From today’s email:

I have just finished reading a copy of ‘Forecasting:Principles and Practice’ and I have found the book really interesting. I have particularly enjoyed the case studies and focus on practical applications.

After finishing the book I have joined a forecasting competition to put what I’ve learnt to the test. I do have a couple of queries about the forecasting outputs required. The output required is a quantile forecast, is this the same as prediction intervals? Is there any R function to produce quantiles from 0 to 99?

If you were able to point me in the right direction regarding the above it would be greatly appreciated.

Many Thanks,

Presumably the competition is GEFCOM2014 which I’ve posted about before.

The future value of a time series is unknown, so you can think of it as a random variable, and its distribution is the “forecast distribution”. A “quantile forecast” is a quantile of the forecast distribution. The usual point forecast is often the mean or the median of the forecast distribution. A prediction interval is a range of specified coverage probability under that distribution. For example, if we assume the forecast distribution is normal, then the 95% prediction interval is defined by the 2.5% and 97.5% quantiles of the forecast distribution.

Still assuming normality, we could generate the forecast quantiles from 1% to 99% in R using

qnorm((1:99)/100, m, s)where mu and sigma are the estimated mean and standard deviation of the forecast distribution. So if you are using the forecast package in R, you can do something like this:

library(forecast) fit <- auto.arima(WWWusage) fc <- forecast(fit, h=20, level=95) qf <- matrix(0, nrow=99, ncol=20) m <- fc$mean s <- (fc$upper-fc$lower)/1.96/2 for(h in 1:20) qf[,h] <- qnorm((1:99)/100, m[h], s[h]) plot(fc) matlines(101:120, t(qf), col=rainbow(120), lty=1)Of course, assuming a normal distribution is rather restrictive and not very interesting. For a more interesting but much more complicated approach to generating quantiles, see my 2010 paper on Density forecasting for long-term peak electricity demand.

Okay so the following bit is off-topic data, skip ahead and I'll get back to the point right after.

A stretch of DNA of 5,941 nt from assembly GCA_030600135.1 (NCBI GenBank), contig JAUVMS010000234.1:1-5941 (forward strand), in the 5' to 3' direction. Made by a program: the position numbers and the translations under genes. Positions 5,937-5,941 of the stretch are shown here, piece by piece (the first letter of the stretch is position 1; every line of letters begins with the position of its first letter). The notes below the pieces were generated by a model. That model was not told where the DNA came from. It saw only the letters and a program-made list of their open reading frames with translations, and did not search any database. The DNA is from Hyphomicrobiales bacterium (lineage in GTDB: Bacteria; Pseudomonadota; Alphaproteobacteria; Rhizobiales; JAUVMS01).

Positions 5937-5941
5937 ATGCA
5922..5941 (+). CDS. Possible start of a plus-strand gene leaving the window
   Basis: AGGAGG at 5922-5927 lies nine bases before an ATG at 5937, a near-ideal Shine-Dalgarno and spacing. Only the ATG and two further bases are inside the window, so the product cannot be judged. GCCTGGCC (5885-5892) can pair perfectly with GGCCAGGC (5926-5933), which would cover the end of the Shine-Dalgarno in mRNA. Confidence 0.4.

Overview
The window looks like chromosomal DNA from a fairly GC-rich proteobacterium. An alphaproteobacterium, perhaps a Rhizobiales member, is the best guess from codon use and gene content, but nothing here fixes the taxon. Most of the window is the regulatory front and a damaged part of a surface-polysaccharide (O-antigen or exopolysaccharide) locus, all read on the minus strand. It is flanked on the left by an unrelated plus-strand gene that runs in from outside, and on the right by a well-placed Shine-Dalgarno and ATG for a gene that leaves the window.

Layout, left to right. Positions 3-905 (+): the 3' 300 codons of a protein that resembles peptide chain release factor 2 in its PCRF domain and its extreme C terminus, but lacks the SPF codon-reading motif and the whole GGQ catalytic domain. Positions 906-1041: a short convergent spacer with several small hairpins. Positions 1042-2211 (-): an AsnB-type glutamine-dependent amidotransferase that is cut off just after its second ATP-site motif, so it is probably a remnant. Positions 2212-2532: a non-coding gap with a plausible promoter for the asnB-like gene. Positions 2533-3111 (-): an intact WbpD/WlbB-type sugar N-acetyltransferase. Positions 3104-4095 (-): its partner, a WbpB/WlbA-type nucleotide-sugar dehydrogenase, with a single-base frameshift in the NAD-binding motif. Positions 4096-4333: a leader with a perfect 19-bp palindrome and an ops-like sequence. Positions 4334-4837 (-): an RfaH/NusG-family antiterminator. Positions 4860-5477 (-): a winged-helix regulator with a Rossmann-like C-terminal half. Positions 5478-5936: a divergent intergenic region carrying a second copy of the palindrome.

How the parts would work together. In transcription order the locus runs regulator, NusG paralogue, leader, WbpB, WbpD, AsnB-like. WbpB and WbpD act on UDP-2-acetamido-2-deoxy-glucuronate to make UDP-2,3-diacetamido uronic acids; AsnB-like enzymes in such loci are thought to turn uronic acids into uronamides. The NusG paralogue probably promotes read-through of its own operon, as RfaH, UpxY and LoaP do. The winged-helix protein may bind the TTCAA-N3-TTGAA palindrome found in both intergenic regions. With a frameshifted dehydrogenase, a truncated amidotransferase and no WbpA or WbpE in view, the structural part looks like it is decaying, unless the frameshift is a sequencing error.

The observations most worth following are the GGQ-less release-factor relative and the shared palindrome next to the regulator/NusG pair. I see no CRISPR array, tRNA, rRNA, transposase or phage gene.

To **leave a comment** for the author, please follow the link and comment on his blog: ** Hyndsight » R**.
R-bloggers.com offers **daily e-mail updates** about R news and tutorials on topics such as: visualization (ggplot2, Boxplots, maps, animation), programming (RStudio, Sweave, LaTeX, SQL, Eclipse, git, hadoop, Web Scraping) statistics (regression, PCA, time series, trading) and more...

### An exercise in non-linear modeling

(This article was first published on ** G-Forge » R**, and kindly contributed to R-bloggers)

In my previous post I wrote about the importance of age and why it is a good idea to try avoiding modeling it as a linear variable. In this post I will go through multiple options for (1) modeling non-linear effects in a linear regression setting, (2) benchmark the methods on a real dataset, and (3) look at how the non-linearities actually look. The post is based on the supplement in my article on age and health-related quality of life (HRQoL).

Background What is linearity?Wikipedia has an excellent explanation of linearity:

Why do we assume linearity?linearity refers to a mathematical relationship or function that can be graphically represented as a straight line

Linearity is a common assumption that is made when building a linear regression model. In a linear relation, a continuous variable has the same impact throughout the variable’s span. This makes the estimate is easy to interpret; an increase of one unit gives the corresponding coefficient’s change in the outcome. While this generates simple models with its advantages, it is difficult to believe that nature follows a simple straight line. With todays large data sets I believe that our models should permit non-linear effects.

How do we do non-linearity?There are plenty of non-linear alternatives that can be used to better find the actual relationships. Most of them rely on converting the single continuous variable into several. The simplest form is when we transform the variable into a polynomial, e.g. instead of having the model:

HRQoL ~ β0 + βage * Age + βsex * Sex

We expand age to also include the age squared:

HRQoL ~ β0 + βage * Age + βage” * Age2 + βsex * Sex

This allows for the line for a bend, unfortunately as we add the squared term the coefficients are more difficult to interpret, and after adding a cubic term, i.e. Age3, it is almost impossible to interpret the coefficients. Due to this difficulty in interpretation I either use the rms::contrast function or the stats::predict in order to illustrate how the variable behaves.

SplinesA frequently used alternative to polynomials are splines. The most basic form of a spline consists of lines that are connected at different “knots”. For instance, a linear spline with 1 knot can assume a V-shape, while 2 knots allow for an N-shaped relationship. The number of knots decide the flexibility of a spline, i.e. more knots allow a more detailed description of the relationship.

The modelsThe dataset comes from the Swedish Hip Arthroplasty Register‘s excellent PROM database and consists of more than 30,000 patients that have filled out the EQ-5D form both before and after surgery. We will focus on **age** and its impact on the EQ-5D index and the EQ-VAS one year after total hip replacement surgery. We will control for sex, Charnley class, pre-operative HRQoL, pre-operative pain.